But guess what? It gets better. It really, truly does. (And please forgive me, I’m about to go heteronormative here – as someone who is very firmly straight, I can only speak from my own experience). Whether you lose the weight or not is irrelevant – what matters is how you feel about yourself. If you truly believe that you’re the sort of girl that boys like, then you WILL be the sort of girl that boys like. And of course, fat teenage girl, if you you’re a lesbian, or if you think you might maybe be into girls more than boys, or if you think you might like girls and boys equally, or if you haven’t decided yet, that statement applies to you too. If you believe you’re the sort of girl that people of your preferred sexual identity will like, then you will be the sort of girl that people of your preferred sexual identity will like.

Somewhere around the time that I was 17, I decided that I just didn’t care anymore about what people thought of me. I decided I wasn’t going to try to be anybody else than who I was. I was going to do my own things. I was going to wear whatever clothes I wanted. I was going to buy the things I liked and that made ME feel good to wear, (which were not always the things that looked good on me). Fuck flattering, I thought. Fuck hiding every part of my body. Fuck the society that was telling me that as a fat girl I was ugly, that I was not sexy, that I was not worthy of attention, that I must hide myself and minimise my size and take up less space. Fuck all that.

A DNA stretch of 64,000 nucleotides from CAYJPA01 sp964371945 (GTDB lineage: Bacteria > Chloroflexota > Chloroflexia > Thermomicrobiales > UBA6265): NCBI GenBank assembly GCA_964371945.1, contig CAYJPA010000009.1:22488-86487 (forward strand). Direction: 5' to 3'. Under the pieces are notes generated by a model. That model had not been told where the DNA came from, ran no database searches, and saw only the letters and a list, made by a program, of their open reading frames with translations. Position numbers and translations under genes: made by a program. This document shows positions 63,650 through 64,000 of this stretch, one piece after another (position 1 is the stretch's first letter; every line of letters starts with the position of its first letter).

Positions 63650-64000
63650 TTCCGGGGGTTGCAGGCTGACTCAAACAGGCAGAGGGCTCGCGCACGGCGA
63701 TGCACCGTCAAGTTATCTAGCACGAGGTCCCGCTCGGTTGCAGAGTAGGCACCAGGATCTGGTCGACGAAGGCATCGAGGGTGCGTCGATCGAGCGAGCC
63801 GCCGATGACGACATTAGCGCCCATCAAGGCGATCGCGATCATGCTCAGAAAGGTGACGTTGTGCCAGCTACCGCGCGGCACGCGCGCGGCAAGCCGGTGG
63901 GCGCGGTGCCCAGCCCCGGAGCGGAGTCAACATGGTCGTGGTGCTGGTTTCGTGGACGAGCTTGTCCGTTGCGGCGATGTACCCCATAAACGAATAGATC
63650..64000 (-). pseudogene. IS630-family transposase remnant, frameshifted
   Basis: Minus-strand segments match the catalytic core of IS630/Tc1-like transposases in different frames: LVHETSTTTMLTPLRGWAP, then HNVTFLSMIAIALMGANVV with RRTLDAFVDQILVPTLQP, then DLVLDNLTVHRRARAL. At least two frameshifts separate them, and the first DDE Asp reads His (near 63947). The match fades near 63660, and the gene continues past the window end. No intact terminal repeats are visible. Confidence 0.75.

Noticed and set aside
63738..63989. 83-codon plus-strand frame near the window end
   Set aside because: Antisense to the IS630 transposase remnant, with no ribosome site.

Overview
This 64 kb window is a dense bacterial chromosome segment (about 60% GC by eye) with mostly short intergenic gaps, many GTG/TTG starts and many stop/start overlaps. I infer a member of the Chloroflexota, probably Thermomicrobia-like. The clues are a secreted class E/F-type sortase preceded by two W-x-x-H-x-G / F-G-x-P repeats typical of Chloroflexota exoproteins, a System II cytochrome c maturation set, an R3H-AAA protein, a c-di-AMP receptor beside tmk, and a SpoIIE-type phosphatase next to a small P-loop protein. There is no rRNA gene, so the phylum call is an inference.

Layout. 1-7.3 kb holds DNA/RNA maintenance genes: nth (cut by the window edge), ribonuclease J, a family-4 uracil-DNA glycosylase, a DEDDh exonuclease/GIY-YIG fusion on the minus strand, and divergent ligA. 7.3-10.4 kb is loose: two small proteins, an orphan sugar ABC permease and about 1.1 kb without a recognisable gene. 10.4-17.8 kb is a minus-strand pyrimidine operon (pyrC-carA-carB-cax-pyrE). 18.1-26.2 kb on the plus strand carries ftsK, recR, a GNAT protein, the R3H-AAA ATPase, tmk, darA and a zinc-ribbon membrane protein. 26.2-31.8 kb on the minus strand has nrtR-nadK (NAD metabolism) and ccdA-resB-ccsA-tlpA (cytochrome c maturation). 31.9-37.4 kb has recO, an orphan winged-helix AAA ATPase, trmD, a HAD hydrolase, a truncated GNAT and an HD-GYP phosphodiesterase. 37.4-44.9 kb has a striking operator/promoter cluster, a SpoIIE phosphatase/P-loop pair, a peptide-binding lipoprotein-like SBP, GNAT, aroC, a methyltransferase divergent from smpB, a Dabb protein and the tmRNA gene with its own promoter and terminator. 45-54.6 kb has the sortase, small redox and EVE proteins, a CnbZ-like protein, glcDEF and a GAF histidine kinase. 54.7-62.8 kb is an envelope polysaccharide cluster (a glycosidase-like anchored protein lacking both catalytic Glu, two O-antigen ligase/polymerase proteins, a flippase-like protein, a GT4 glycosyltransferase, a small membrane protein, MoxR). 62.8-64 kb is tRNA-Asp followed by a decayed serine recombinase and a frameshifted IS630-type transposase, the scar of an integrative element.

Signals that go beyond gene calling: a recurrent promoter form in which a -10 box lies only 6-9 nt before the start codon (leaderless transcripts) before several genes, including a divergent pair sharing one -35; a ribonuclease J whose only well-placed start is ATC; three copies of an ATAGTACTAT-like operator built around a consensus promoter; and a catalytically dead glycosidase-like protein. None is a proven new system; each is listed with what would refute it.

I started wearing clothes I liked, and that made me feel good. I started walking straighter and taller. I started laughing louder, talking more to strangers, flirting with people. It wasn’t easy and it took a while, because at first I had to pretend I felt good and was confident, until eventually I legitimately felt good and was confident.

Somewhere around the time I was 17, I started going out with my first boyfriend. Now, I know better than anyone that correlation doesn’t equal causation, but I am also not entirely convinced that these were two completely unrelated events. At about that same time, other boys started getting interested in me as well. Now, I am certainly not saying here that I was fighting off teenage boys as if I was Megan Fox at a Transformers premiere, but I did for a while have a couple of boys interested in spending time with me for reasons other than my love of Star Wars and video games.